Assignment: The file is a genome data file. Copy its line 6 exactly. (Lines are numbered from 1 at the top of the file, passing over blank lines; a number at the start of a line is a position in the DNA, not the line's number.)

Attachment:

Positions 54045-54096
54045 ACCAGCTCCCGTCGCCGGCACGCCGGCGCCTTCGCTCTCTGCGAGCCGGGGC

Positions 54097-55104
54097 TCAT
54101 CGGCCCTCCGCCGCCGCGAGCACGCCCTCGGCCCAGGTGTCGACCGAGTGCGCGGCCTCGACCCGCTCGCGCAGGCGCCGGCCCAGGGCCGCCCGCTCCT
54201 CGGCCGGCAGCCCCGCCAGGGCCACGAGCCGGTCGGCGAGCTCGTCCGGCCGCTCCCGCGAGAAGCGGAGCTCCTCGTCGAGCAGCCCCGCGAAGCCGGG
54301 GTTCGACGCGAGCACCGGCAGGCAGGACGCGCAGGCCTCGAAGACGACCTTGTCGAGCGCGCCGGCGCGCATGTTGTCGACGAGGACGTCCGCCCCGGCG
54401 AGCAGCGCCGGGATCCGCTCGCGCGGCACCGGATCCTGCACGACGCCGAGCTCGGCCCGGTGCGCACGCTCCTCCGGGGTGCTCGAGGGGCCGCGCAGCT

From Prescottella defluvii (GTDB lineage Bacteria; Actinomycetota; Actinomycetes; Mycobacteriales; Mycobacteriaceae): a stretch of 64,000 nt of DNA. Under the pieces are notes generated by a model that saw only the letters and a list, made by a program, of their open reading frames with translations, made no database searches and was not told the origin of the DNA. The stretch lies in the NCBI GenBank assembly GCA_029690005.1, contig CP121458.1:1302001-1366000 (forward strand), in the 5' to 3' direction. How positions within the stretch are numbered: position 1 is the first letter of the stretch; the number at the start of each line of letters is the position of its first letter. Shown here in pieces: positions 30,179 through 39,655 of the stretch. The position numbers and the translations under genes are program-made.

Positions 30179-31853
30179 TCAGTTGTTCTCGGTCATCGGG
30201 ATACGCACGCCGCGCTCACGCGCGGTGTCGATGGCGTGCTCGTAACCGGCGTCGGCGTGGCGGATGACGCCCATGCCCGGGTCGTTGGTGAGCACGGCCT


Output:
54201 CGGCCGGCAGCCCCGCCAGGGCCACGAGCCGGTCGGCGAGCTCGTCCGGCCGCTCCCGCGAGAAGCGGAGCTCCTCGTCGAGCAGCCCCGCGAAGCCGGG